How It Looks from Here

Cut to the chase – another weak, disappointing report from S&P/Case-Shiller Home Price Indices.

Little, if any, good news about housing. Prices down while trends in sales and construction are disappointing. Ten of the 11 metro areas that recorded index lows in January fell further in February. The one exception, Detroit, is 30% below its 2000 price level. What can we find that even seems like “good” news? Well, no double dip, at least not yet.  Although the 20-City Composite is within a hair’s breadth of a double dip, the 10-City has a 1.5 percentage point margin of “strength.”  On the dark side, 14 cities and both Composites have continued to decline month-over-month for more than six consecutive months as of February.

Atlanta, Cleveland, and Las Vegas join Detroit home prices below what their  2000 levels; and Phoenix is barely above its January 2000 level after a new index low. The one positive is Washington D.C. with a positive annual growth rate, +2.7%, and home prices  more than 80% over its January 2000 level.  Other cities holding on to large gains from 11 years ago include Los Angeles (68.23%), New York (65.19%) and San Diego (55.05%)”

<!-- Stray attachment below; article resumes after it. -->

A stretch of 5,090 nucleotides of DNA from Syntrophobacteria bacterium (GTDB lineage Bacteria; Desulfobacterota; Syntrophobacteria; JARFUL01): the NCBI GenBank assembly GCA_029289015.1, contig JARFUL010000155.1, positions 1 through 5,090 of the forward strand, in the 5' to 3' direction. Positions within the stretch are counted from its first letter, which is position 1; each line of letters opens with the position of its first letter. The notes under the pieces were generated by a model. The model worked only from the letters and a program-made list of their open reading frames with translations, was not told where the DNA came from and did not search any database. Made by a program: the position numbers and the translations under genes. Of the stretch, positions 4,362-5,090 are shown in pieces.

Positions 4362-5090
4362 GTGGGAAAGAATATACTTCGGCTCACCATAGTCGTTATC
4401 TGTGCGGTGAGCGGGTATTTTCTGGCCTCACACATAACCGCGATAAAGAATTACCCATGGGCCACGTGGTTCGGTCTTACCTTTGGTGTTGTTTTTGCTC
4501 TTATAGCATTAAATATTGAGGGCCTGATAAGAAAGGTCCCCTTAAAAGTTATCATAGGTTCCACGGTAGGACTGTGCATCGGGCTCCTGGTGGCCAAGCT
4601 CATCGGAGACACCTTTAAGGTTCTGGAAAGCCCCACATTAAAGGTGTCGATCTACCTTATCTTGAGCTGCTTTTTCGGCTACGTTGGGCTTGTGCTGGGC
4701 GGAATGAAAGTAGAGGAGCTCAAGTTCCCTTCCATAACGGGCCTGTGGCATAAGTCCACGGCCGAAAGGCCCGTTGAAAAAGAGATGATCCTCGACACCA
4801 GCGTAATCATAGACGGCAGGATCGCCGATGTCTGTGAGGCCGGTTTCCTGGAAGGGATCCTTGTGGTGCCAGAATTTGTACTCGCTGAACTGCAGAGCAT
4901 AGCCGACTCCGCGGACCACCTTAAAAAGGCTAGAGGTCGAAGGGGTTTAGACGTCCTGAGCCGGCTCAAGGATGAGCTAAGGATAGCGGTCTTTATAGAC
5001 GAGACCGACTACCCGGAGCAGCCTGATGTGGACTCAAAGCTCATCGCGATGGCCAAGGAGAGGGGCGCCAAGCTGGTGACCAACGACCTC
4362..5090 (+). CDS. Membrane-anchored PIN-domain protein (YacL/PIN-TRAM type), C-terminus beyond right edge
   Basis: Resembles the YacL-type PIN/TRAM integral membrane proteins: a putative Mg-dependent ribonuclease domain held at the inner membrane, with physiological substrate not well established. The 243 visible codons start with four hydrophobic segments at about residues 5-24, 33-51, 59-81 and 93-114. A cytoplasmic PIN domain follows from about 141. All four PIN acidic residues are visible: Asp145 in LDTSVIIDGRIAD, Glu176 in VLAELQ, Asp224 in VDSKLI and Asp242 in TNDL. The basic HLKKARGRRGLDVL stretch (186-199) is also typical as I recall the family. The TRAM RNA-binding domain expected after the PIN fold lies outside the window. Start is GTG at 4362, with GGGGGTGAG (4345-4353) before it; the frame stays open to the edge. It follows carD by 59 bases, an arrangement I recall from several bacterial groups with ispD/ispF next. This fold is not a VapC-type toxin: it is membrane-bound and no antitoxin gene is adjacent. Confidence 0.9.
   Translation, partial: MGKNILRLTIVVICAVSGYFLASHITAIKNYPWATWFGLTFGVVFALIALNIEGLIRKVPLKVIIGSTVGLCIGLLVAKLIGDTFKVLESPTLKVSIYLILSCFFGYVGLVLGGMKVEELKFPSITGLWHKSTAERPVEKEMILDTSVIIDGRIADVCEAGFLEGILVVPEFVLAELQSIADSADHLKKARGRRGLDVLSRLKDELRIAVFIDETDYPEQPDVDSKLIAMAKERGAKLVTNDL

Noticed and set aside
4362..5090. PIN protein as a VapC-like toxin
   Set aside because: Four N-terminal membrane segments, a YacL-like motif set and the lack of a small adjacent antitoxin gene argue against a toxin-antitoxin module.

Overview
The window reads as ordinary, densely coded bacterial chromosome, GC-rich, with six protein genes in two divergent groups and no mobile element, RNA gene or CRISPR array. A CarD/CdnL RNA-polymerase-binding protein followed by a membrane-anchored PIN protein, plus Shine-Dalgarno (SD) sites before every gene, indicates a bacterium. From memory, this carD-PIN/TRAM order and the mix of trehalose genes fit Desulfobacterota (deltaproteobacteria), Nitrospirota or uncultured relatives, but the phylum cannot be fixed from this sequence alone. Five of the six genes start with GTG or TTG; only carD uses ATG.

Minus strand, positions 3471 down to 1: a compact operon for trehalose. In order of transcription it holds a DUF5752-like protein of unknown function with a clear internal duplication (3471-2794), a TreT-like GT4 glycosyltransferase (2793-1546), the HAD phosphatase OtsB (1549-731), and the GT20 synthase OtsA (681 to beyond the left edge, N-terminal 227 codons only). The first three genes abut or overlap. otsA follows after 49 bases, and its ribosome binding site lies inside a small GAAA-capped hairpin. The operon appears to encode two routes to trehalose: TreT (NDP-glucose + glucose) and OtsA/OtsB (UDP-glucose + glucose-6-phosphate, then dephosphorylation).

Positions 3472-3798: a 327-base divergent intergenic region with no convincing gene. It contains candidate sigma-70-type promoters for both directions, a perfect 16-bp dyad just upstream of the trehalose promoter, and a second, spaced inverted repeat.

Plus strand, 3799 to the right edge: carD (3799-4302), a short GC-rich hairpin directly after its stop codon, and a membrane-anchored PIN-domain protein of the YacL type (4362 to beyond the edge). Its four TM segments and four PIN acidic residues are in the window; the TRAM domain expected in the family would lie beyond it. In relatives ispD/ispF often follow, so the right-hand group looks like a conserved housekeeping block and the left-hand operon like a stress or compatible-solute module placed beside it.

Recent data on existing-home sales, housing starts, foreclosure activity and employment confirm that we are still in a slow recovery. Existing home sales and housing starts rose in March, but remain close to recent lows. Foreclosure activity showed decreases in mortgage delinquencies in the fourth quarter of 2010, but are still close to historic highs. The nation and 34 states registered a decline in their unemployment rates for March.

The posts on this blog are opinions, not advice.
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